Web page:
From Le Hub/The Climate Justice Organizing HUB
Jump to navigation Jump to search

Neoliberalism "reduces the state to a handmaiden of transnational capital. In pursuing the relentless privatization of the commons, its policies inevitably spark popular discontent." -Firoze Manji, Beautiful Trouble. [1] Neoliberalism emerged as a set of global policies implemented by the Margaret Thatcher in the UK and Ronald Reagan in the US. 

Neoliberal policies are based on the creation of an environment conducive to the free market, i.e. low state intervention in the economy. Examples include corporate privatization and cuts in social protection policies. Under neoliberal policies, each person is considered an independent entrepreneur who is responsible for managing their capital. [2]

How does neoliberalism work?

Capital, under capitalism, is concentrated. A few hundred corporations control almost every aspect of our economies. Capitalists respond to the falling rate of profit through accumulation by dispossession (credit, property and stock markets). The outcome is governments that are more accountable to corporations, banks, and financial institutions than they are to citizens. Neoliberalism claims to resolve crises by subjecting all aspects of life to the free market.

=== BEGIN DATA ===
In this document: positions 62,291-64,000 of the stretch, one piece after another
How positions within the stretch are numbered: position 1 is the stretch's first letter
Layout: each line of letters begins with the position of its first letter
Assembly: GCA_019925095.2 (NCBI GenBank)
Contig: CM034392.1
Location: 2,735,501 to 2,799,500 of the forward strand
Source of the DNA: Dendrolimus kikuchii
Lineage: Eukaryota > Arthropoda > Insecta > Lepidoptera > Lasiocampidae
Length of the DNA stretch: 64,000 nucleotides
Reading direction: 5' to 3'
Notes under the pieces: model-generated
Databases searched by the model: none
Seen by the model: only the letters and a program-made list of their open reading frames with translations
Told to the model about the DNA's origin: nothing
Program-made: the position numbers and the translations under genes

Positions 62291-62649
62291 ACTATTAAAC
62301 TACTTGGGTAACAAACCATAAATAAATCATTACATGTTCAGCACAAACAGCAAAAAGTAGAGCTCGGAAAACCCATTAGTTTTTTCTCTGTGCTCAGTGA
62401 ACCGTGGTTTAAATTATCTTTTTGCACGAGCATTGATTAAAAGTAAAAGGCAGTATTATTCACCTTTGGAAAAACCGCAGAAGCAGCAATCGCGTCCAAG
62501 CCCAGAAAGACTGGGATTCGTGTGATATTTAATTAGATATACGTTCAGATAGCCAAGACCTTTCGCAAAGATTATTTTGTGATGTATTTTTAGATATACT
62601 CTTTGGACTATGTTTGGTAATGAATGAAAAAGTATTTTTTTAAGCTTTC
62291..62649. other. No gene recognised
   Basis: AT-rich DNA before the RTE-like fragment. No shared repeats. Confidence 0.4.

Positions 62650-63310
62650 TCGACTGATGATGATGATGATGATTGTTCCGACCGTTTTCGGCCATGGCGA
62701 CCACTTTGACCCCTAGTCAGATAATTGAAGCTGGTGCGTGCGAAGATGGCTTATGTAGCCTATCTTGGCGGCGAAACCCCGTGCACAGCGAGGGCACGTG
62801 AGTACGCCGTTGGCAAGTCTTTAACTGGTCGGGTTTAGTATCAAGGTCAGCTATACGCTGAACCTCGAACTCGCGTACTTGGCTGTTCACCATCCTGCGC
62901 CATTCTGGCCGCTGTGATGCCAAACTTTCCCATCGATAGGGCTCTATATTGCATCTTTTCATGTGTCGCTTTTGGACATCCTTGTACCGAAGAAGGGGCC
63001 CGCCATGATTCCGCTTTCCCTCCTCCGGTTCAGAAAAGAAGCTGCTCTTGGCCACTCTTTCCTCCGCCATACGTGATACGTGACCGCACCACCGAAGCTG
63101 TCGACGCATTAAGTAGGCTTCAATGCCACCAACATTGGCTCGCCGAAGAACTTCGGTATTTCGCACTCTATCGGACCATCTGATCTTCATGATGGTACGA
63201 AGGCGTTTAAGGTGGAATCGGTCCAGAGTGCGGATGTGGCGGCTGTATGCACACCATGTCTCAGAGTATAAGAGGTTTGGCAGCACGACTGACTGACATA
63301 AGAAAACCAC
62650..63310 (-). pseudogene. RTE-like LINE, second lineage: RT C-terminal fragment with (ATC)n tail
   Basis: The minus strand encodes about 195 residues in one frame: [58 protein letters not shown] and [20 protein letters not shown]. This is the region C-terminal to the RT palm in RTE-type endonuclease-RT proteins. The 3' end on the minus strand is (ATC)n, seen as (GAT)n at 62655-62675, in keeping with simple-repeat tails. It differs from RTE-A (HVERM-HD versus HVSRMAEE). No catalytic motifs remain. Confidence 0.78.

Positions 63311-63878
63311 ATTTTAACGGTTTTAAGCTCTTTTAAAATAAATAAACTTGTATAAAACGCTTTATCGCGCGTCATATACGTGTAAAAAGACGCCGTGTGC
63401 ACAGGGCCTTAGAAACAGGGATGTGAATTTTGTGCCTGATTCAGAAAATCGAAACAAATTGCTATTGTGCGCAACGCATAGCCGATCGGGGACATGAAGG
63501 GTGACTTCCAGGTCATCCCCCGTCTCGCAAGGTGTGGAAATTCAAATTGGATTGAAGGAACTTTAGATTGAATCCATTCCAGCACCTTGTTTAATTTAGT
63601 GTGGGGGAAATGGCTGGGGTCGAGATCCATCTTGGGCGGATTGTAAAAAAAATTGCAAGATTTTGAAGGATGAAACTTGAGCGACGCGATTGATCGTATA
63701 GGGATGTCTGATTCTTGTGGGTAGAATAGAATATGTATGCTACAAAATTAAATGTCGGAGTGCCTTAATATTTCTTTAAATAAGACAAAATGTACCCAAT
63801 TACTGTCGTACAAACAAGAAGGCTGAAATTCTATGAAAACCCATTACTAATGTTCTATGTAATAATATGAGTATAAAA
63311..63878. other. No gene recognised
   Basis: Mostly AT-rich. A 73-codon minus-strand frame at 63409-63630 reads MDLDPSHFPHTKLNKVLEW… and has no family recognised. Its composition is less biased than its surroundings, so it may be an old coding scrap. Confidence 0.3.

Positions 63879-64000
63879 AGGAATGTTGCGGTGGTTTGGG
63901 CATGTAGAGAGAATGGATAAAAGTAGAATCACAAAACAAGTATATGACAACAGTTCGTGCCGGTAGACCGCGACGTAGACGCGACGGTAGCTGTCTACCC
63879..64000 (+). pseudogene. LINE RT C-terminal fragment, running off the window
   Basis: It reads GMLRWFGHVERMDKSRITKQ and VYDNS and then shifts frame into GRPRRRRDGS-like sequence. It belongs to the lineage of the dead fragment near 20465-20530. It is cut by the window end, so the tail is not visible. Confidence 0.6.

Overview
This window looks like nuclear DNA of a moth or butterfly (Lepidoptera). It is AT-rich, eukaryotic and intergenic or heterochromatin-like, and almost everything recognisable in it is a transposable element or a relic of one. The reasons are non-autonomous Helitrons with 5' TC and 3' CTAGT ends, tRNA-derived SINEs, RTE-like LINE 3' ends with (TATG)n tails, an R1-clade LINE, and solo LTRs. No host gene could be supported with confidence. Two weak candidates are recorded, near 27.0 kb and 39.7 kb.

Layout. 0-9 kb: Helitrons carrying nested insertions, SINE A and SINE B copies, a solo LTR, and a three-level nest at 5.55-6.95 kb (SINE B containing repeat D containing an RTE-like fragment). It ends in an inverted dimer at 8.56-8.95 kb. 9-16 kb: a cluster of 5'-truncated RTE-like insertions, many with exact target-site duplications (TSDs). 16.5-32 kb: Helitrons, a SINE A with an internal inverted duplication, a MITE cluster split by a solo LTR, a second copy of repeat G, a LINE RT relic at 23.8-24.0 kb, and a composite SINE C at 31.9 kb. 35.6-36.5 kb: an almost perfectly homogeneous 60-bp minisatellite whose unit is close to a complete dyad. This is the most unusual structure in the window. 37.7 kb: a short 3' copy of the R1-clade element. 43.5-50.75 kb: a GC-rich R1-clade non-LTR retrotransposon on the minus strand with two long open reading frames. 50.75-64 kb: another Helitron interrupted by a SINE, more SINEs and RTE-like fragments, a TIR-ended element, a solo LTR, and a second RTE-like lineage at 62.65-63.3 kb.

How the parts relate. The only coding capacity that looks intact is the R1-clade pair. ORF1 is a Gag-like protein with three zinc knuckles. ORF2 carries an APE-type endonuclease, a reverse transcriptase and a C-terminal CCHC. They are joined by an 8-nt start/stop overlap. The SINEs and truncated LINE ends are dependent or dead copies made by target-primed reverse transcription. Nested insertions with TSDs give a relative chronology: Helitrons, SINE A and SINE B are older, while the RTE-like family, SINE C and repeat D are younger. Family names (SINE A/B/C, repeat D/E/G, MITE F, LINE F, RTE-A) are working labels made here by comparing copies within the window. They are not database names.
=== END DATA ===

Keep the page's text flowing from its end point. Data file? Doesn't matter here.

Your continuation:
Consequences of neoliberalism

Privatizing public services

  • Under neoliberalism, public services deteriorate from a lack of funding. Soon they are sold off cheaply to the private sector. [3]
  • The state becomes prohibited from investing in social infrastructure (health, education, transport,  telecommunications etc.) which are managed by corporations for profit. [4]

Over-extraction of natural resources

  • Where neoliberal policies cannot be imposed domestically, they are imposed internationally, through trade treaties which incorporate offshore tribunals. This allows corporations to press for the removal of social and environmental protections. [5]


  • In the majority world, the state is barred from subsidizing agricultural production (unlike in Europe and the US). Tariff barriers that protect national economies are removed, rights to natural resources are auctioned off at lower cost, and taxes are cut. The result is wealth inequality and public debt. [6]
  • Small loan schemes devastate the lives of millions of people living in poverty. See this example on India's crisis.

If you have any suggested revisions or additional resources to share related to the above content, please email them to

Creative commons.png
This work is licensed under a Creative Commons Attribution-NonCommercial 4.0 International License.

Back to Homepage